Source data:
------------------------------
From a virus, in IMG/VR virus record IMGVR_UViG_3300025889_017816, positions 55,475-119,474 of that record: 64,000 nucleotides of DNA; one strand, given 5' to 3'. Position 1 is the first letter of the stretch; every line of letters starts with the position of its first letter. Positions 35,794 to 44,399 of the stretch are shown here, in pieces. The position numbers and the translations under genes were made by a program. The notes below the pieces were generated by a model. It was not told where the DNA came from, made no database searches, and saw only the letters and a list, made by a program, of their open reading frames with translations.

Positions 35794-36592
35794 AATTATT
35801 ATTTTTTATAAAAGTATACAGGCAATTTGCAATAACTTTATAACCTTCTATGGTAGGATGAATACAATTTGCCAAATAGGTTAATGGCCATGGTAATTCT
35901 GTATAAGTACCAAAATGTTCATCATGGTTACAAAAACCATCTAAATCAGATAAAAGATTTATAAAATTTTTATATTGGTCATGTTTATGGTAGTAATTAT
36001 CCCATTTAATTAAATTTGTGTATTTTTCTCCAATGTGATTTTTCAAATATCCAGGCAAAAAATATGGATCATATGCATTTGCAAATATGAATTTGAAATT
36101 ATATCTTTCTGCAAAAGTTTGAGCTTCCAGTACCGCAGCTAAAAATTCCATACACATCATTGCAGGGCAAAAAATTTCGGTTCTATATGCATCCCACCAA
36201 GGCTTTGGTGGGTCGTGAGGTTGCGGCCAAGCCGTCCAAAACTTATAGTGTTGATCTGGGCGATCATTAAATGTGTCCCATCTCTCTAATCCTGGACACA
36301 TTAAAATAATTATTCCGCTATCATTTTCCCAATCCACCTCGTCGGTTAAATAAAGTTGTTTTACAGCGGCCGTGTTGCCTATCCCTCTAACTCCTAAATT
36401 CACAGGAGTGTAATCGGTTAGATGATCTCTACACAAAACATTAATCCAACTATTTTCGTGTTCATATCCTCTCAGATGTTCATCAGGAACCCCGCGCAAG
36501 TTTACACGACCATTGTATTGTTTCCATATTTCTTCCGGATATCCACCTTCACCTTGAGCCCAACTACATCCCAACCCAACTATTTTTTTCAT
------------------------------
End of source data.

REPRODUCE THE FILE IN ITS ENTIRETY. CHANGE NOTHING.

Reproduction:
From a virus, in IMG/VR virus record IMGVR_UViG_3300025889_017816, positions 55,475-119,474 of that record: 64,000 nucleotides of DNA; one strand, given 5' to 3'. Position 1 is the first letter of the stretch; every line of letters starts with the position of its first letter. Positions 35,794 to 44,399 of the stretch are shown here, in pieces. The position numbers and the translations under genes were made by a program. The notes below the pieces were generated by a model. It was not told where the DNA came from, made no database searches, and saw only the letters and a list, made by a program, of their open reading frames with translations.

Positions 35794-36592
35794 AATTATT
35801 ATTTTTTATAAAAGTATACAGGCAATTTGCAATAACTTTATAACCTTCTATGGTAGGATGAATACAATTTGCCAAATAGGTTAATGGCCATGGTAATTCT
35901 GTATAAGTACCAAAATGTTCATCATGGTTACAAAAACCATCTAAATCAGATAAAAGATTTATAAAATTTTTATATTGGTCATGTTTATGGTAGTAATTAT
36001 CCCATTTAATTAAATTTGTGTATTTTTCTCCAATGTGATTTTTCAAATATCCAGGCAAAAAATATGGATCATATGCATTTGCAAATATGAATTTGAAATT
36101 ATATCTTTCTGCAAAAGTTTGAGCTTCCAGTACCGCAGCTAAAAATTCCATACACATCATTGCAGGGCAAAAAATTTCGGTTCTATATGCATCCCACCAA
36201 GGCTTTGGTGGGTCGTGAGGTTGCGGCCAAGCCGTCCAAAACTTATAGTGTTGATCTGGGCGATCATTAAATGTGTCCCATCTCTCTAATCCTGGACACA
36301 TTAAAATAATTATTCCGCTATCATTTTCCCAATCCACCTCGTCGGTTAAATAAAGTTGTTTTACAGCGGCCGTGTTGCCTATCCCTCTAACTCCTAAATT
36401 CACAGGAGTGTAATCGGTTAGATGATCTCTACACAAAACATTAATCCAACTATTTTCGTGTTCATATCCTCTCAGATGTTCATCAGGAACCCCGCGCAAG
36501 TTTACACGACCATTGTATTGTTTCCATATTTCTTCCGGATATCCACCTTCACCTTGAGCCCAACTACATCCCAACCCAACTATTTTTTTCAT